Minimum wage lift means pay rise looms for almost 2 million
Up to 1.8 million low-paid workers will learn how much their incomes will climb when the national workplace tribunal unveils Australia's new minimum wage on Tuesday afternoon.
Just weeks out from the federal election, the Fair Work Commission will hand down the highly anticipated ruling to determine how much the existing minimum wage – $656 a week, or $17.29 an hour – will increase for the next 12 months.
In 2015, a 2.5 per cent boost to minimum wage translates to an increase of $16 a week.
The Fair Work Commission's yearly decision affects the one in five Australian workers whose wage is set by award rates. Photo: Jim Rice
The Fair Work Commission's yearly decision affects the one in five Australian workers whose wage is set by award rates. These awards set out minimum rates of pay and working conditions for just about every occupation.
Those not directly paid award rates are also affected. Employees are larger companies usually operate under an enterprise bargaining agreements. These are legally required to leave staff better off than the award.
Unions seek $30 a week
Citing "flat-lining" wages and growing inequality, the union movement is pressing the Fair Work Commission panel to boost the minimum wage by $30 a week, to $18.07 an hour.
The Australian Council of Trade Unions warned shrinking wages were increasing inequality and leading to a US-style underclass of "working poor".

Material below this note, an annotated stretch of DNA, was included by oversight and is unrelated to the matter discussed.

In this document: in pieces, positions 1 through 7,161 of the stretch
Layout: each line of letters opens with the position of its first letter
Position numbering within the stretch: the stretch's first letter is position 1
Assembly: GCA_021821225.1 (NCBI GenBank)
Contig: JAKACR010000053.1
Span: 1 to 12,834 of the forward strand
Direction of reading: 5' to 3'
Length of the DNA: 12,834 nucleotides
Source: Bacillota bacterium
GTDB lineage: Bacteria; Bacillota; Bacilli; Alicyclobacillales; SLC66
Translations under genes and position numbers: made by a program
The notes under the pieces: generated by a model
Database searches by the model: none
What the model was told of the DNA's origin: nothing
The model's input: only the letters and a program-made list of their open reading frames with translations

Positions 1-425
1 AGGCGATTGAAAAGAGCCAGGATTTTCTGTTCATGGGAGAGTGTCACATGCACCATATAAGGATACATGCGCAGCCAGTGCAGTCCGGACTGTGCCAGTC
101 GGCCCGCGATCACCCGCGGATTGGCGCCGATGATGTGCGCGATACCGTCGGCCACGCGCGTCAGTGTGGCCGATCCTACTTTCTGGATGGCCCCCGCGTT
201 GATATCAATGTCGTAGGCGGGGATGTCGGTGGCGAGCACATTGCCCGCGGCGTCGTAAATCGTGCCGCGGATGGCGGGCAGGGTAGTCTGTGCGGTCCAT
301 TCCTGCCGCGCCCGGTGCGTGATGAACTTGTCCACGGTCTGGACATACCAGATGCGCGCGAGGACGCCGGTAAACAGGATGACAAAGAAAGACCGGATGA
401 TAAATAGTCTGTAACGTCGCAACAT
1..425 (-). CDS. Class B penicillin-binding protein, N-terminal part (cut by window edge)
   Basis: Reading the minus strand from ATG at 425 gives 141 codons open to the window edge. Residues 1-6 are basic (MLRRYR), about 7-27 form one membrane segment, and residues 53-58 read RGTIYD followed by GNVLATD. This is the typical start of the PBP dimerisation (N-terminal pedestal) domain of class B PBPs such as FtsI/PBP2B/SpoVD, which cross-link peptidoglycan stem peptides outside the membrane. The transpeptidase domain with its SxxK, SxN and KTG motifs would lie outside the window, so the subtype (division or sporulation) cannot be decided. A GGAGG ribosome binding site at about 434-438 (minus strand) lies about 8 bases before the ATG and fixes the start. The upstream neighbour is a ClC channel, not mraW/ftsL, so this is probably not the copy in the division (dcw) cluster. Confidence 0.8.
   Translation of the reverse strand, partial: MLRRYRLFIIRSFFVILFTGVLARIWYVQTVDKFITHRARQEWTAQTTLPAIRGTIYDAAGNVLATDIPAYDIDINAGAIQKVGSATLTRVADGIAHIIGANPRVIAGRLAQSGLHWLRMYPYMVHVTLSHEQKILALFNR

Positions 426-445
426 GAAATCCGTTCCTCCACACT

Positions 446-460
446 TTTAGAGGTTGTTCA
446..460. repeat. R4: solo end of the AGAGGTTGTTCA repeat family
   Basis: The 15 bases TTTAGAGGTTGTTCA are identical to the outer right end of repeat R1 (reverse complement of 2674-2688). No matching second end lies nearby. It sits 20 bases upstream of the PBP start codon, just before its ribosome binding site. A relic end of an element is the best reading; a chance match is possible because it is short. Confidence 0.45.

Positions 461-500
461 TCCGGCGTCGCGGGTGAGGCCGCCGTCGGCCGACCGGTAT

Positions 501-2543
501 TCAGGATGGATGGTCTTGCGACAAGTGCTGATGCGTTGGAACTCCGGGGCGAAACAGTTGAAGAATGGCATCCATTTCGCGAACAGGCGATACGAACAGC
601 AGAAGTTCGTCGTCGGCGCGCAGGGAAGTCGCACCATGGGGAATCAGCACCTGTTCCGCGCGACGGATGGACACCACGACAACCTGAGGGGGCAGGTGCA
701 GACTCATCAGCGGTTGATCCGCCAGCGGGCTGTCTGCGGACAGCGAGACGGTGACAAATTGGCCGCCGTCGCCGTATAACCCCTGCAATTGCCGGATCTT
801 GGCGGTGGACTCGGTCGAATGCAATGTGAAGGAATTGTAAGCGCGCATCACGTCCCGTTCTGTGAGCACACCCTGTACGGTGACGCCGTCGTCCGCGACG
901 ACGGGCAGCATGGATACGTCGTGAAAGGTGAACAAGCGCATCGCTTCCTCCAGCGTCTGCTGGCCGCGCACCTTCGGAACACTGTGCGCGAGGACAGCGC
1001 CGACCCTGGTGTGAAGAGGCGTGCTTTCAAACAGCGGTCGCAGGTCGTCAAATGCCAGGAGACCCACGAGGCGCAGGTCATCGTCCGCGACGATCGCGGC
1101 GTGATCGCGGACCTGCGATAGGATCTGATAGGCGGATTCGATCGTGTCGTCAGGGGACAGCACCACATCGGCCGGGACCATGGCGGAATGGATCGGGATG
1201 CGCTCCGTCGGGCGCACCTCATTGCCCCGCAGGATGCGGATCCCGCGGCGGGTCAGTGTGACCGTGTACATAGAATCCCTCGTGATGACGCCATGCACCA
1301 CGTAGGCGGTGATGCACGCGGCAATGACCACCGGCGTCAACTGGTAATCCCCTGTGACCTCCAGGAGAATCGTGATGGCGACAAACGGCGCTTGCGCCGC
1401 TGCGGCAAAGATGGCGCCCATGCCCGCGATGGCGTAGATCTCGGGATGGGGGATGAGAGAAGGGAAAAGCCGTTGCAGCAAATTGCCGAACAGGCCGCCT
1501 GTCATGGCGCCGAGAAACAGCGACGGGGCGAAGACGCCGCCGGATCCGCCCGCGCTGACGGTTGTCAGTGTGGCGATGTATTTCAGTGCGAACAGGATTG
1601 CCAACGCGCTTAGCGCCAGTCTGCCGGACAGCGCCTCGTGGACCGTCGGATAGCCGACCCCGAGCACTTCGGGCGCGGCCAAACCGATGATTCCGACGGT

ACTU secretary Dave Oliver said minimum wage earners were more likely to be young women in casual or part-time roles, who were already at risk of disadvantage.
"A $30 a week rise for our lowest-paid workers is vital if we're to halt the alarming slide in living standards that is threatening the economic wellbeing of one in five Australians," he said.
Employer want smaller lift
Employer and industry groups, meanwhile, are hoping for far more modest increases of less than 2 per cent, warning the unions' wage claims are unaffordable and would force job cuts.
The Australian Hotels Association is seeking either a minimum wage freeze or a maximum rise of $7.90 a week (1.2 per cent).
The nation's biggest employer group, the Australian Chamber of Commerce and Industry, is urging the commission's wage panel to adopt a "cautious" increase of no greater than 1.2 per cent, or $7.90 a week.
"With more than 730,000 Australians out of work, including more than 250,000 young people, we need to make it easy for businesses to hire staff," the group said in its submission.
"Wage growth across the economy remains at record lows, indicating that employers lack the capacity to pay large increases."
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